Yesterday, I caught a repeat of “The Spark” on BBC Radio 4. A conversation with Margaret Heffernan on preparedness.
There was far too much in this 30-minute programme to summarise here. I recommend a listen, but here are some of Margaret’s brilliant thoughts on preparing for various eventualities rather than trying to predict which will happen:
“Preparedness is a better mindset when you know you are dealing with things that are generally certain, but specificially amibiguous.” For example, we know epidemics occur, but we don’t know when, where, or exactly what. We can’t predict, but we can be better prepared by asking questions like this: “If X (or Y or Z or J) happens, what will we wish we had had?”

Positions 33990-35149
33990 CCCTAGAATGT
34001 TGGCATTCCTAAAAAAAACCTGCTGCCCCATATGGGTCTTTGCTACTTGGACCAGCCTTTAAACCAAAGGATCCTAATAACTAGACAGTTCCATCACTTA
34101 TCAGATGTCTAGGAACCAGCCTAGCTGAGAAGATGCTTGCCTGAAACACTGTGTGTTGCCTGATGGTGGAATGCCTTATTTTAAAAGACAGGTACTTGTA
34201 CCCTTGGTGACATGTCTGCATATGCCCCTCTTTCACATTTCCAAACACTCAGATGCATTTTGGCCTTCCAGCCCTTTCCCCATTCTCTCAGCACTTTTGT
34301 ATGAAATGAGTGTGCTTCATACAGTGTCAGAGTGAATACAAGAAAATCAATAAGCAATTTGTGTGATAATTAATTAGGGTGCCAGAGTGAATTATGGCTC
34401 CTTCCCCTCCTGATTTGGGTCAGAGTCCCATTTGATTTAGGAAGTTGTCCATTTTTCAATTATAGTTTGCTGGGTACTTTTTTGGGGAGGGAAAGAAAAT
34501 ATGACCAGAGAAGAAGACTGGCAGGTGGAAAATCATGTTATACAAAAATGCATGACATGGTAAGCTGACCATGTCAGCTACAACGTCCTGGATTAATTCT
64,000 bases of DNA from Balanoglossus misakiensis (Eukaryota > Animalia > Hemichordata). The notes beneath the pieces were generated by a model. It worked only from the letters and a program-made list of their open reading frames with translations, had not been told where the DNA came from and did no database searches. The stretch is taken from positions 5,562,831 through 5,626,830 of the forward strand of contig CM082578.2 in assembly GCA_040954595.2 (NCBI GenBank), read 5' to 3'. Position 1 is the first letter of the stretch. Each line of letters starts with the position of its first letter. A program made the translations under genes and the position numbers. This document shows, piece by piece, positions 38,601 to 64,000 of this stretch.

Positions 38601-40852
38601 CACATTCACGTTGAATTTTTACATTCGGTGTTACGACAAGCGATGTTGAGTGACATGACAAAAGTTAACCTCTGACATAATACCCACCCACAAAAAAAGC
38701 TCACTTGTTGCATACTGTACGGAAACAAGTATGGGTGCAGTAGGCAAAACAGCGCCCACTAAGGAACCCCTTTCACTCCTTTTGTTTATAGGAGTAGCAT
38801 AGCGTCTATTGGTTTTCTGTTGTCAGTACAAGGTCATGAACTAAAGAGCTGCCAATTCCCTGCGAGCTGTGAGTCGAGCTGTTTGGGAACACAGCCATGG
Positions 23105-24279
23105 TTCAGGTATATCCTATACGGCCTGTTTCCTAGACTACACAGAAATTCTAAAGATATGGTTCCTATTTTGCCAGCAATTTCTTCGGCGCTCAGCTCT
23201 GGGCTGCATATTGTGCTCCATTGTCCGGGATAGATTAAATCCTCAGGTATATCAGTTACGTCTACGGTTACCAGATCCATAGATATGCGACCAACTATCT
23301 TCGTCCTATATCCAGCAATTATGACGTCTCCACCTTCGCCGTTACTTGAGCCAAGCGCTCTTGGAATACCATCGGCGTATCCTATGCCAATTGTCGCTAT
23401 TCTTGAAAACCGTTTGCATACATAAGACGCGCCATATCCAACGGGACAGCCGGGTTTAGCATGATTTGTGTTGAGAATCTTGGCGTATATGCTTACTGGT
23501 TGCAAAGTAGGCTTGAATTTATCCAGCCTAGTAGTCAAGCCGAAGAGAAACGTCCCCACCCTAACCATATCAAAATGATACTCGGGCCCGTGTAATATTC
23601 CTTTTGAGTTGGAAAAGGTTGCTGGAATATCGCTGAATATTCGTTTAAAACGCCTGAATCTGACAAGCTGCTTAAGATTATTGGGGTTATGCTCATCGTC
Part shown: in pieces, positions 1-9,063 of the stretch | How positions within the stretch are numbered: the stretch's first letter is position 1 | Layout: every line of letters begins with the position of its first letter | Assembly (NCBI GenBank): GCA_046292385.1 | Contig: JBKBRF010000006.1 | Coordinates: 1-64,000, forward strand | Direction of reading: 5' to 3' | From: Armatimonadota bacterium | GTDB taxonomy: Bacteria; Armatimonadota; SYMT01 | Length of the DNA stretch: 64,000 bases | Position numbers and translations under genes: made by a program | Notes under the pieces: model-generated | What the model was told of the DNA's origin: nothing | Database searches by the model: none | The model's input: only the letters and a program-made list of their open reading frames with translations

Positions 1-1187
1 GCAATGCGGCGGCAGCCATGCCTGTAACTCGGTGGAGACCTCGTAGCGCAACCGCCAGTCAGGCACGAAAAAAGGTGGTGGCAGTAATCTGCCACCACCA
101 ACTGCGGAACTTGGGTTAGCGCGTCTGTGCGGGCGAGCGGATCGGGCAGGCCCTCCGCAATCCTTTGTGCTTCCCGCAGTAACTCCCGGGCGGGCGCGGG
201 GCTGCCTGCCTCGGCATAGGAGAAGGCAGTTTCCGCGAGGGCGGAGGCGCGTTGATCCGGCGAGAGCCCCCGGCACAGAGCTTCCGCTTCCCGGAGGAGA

Too much focus on efficiency (as quickly as possible, as cheaply as possible, as high a utilisation as possible), is the enemy of preparedness. Cutting out the margins for error, leaves no margin for resilience when you need it.
It’s a good idea to separate what’s predicitable from what isn’t, and deal with the two things as separate processes. Human beings are inherently unpredictable, they can’t and won’t be bureaucratised. Don’t try. For truly predictable things use technology. For the unpredictable stuff (such as dealing with human beings), use human beings, they are much better at using their judgement.
Surround yourself with people who are different from yourself. who don’t see things the way you do. Who will help you ask this question regularly: “If you were wrong, what would you see?”